Many people are now using their phones for banking and payments, but security concerns remain.
The IAB’s “Mobile and Money” study released Thursday showed that 83% of consumers are aware of their bank’s mobile app, with 58% regularly using it. Similarly, three-quarters know their bank has a mobile optimized presence, with half using the site. Major banks such as Citi and Chase continue to promote their apps and mobile tools heavily online.
Conducted in partnership with InMobi and Viggle, the study also found fairly high awareness of tax-filing apps (57%), although only a small percentage (6%) are using them to do their taxes. While it’s hard to imagine tax-filing taking off on mobile, other money-related activities are finding higher adoption.
Redeeming coupons was the most popular type of mobile payment, with 57% doing so, followed by paying bills (46%), paying for digital goods like apps and ringtones (45%), paying mobile phone bills (42%), buying tickets (37%), and paying for physical goods (34%).
Competition in the mobile payment space has heated up in the last two years, with a wide range of players entering the fray, from big banks and card companies to Google to startups like Square. The IAB report found that only PayPal’s mobile app to date has gained significant traction, with 37% having downloaded it.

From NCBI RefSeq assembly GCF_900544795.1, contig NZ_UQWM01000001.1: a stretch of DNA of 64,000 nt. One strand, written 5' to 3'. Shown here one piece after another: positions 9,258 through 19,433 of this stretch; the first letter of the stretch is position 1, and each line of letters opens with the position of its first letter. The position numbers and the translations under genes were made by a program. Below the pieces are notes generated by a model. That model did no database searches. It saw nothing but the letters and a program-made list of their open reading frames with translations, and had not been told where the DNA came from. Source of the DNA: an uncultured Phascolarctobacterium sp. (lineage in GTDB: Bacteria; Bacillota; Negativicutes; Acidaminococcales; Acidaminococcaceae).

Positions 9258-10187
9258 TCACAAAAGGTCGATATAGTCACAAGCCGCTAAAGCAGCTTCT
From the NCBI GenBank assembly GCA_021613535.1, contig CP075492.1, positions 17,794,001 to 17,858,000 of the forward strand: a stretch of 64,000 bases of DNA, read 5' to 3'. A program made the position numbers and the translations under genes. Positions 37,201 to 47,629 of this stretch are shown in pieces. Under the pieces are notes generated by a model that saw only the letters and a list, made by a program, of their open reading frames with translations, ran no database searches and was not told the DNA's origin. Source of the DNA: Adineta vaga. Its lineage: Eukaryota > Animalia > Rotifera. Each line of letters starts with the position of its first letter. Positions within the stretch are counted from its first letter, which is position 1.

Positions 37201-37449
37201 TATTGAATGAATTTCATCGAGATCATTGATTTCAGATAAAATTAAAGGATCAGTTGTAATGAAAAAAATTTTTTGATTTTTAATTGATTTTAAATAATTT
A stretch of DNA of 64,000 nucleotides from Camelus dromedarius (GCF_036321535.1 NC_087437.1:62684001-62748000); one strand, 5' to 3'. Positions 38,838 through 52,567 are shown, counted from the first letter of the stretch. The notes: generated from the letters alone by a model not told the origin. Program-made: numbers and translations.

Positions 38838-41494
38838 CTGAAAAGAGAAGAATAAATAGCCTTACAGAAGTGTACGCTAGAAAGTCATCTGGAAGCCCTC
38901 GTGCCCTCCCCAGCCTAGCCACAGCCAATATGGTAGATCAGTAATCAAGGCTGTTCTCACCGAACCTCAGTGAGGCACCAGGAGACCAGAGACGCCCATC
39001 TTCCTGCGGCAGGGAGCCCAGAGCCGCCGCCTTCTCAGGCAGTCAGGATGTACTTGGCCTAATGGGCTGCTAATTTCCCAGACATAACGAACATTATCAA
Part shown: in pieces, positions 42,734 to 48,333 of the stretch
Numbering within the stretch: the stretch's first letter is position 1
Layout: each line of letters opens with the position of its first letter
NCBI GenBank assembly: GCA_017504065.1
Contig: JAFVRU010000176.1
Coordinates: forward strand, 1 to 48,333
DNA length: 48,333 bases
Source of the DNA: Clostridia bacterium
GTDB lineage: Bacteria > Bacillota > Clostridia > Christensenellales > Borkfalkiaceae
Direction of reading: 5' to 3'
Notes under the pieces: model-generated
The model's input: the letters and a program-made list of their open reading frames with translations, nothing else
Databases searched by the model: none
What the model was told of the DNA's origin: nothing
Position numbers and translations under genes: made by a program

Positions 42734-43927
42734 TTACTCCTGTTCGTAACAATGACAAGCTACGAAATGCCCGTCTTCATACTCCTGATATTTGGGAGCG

Other apps that people have downloaded to make payments or keep track of finances include Mint (11%), Turbotax (9%), Square (8%), and Google Wallet (7%). The study indicated that worries about security are holding back higher adoption of such offerings. More than half (52%) surveyed said they would need a more concrete “guarantee” financial transactions are safe before shifting to more personal finance activities to mobile.
The survey sample of 1,243 adults is drawn from users of Viggle’s social TV app. It skews toward tech-savvy, 25- to -34-year-olds that are also “more coastal and more urban than the average consumer," per the study.
Given that even these users still have security concerns, Anna Bager, who heads the IAB’s Mobile Marketing Center of Excellence, said marketing efforts should address perceived security issues to encourage wider mobile financial use.
"Phone and Money photo from Shutterstock"